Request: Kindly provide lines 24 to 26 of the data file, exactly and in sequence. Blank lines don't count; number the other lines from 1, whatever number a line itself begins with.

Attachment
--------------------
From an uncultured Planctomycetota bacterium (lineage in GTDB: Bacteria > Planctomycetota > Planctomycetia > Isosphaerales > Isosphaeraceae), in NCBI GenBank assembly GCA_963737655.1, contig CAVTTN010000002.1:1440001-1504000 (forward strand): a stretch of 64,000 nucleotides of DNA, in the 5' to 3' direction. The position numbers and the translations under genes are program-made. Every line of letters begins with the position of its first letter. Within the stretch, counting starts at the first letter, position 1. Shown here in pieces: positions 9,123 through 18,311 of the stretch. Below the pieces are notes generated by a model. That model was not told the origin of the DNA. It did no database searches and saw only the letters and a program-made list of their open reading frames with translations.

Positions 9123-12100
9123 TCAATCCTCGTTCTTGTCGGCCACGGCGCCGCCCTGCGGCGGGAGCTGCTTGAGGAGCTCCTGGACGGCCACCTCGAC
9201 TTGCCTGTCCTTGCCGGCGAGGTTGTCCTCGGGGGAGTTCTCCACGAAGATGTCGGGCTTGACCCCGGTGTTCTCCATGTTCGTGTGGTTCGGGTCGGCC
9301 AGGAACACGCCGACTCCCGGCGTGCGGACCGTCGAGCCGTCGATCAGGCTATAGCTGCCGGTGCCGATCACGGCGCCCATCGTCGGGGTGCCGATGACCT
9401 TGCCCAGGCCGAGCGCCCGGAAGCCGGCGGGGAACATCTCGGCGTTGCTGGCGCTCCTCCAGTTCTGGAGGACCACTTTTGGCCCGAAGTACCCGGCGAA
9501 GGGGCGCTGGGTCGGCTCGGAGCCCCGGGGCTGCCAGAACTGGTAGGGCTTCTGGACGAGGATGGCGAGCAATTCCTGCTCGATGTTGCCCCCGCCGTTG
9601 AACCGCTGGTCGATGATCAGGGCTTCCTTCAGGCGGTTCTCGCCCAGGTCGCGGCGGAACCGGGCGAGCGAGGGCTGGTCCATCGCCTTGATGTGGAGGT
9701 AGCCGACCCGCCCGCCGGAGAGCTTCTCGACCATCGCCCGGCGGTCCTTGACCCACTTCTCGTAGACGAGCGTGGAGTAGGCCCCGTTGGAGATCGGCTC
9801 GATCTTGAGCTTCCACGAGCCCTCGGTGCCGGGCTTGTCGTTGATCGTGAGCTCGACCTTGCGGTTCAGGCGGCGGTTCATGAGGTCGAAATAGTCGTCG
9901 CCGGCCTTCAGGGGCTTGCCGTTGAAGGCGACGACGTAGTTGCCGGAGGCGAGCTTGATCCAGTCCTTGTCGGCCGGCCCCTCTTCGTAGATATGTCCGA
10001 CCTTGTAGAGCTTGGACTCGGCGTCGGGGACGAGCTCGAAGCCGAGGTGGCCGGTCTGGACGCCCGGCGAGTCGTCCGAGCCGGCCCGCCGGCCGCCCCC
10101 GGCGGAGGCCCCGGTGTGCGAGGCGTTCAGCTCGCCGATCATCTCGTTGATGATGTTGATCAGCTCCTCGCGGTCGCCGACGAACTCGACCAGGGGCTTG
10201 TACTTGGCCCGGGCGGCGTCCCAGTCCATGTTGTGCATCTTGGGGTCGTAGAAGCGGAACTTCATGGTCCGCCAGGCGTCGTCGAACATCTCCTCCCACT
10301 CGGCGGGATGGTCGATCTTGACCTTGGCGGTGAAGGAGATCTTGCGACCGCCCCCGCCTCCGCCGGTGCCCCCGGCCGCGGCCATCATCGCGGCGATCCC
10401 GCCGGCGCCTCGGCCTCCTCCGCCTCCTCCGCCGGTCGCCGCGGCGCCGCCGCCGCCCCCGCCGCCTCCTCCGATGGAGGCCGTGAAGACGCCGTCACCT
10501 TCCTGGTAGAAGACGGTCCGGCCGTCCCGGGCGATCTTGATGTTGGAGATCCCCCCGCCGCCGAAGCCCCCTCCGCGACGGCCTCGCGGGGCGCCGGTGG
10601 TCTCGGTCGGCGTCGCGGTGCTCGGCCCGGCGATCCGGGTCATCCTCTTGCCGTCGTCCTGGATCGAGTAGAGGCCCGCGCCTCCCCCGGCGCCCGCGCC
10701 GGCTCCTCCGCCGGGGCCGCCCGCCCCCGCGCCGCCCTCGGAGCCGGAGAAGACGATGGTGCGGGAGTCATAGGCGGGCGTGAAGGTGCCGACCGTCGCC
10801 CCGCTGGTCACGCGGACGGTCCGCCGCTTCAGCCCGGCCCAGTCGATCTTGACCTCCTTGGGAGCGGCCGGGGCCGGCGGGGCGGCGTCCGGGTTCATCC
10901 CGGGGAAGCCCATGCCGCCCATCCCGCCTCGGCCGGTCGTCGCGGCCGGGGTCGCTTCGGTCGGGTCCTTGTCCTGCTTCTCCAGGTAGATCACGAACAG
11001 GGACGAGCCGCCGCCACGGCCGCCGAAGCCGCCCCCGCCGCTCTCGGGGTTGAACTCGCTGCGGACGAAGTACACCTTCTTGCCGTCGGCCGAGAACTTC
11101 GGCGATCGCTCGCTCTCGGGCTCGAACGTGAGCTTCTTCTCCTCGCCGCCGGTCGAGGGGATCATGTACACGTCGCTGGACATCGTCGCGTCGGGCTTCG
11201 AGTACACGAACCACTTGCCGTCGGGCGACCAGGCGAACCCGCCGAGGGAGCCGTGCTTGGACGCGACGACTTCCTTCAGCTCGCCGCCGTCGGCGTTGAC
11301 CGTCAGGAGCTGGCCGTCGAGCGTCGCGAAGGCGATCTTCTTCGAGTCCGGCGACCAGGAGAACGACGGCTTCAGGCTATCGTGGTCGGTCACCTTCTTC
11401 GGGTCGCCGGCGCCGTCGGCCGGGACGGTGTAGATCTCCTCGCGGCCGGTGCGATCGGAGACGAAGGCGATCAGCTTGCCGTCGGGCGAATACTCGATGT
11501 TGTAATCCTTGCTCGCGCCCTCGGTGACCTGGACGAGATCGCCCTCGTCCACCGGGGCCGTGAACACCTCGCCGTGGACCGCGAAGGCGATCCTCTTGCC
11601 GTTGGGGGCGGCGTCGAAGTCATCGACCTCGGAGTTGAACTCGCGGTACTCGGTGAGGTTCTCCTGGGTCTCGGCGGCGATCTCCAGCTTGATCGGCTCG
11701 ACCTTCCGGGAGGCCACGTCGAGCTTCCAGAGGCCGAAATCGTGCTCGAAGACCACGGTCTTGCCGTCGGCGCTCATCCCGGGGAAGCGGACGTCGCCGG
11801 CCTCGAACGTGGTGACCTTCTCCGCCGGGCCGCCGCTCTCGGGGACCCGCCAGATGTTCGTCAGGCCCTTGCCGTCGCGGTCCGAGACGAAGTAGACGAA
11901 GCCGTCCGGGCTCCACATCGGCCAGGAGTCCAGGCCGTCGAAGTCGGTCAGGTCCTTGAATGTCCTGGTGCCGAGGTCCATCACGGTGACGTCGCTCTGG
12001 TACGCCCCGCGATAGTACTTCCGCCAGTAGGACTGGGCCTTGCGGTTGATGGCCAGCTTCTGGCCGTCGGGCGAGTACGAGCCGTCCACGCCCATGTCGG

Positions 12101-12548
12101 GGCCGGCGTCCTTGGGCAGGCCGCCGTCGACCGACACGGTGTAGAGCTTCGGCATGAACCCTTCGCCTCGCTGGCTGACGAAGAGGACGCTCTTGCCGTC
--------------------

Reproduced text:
11201 AGTACACGAACCACTTGCCGTCGGGCGACCAGGCGAACCCGCCGAGGGAGCCGTGCTTGGACGCGACGACTTCCTTCAGCTCGCCGCCGTCGGCGTTGAC
11301 CGTCAGGAGCTGGCCGTCGAGCGTCGCGAAGGCGATCTTCTTCGAGTCCGGCGACCAGGAGAACGACGGCTTCAGGCTATCGTGGTCGGTCACCTTCTTC
11401 GGGTCGCCGGCGCCGTCGGCCGGGACGGTGTAGATCTCCTCGCGGCCGGTGCGATCGGAGACGAAGGCGATCAGCTTGCCGTCGGGCGAATACTCGATGT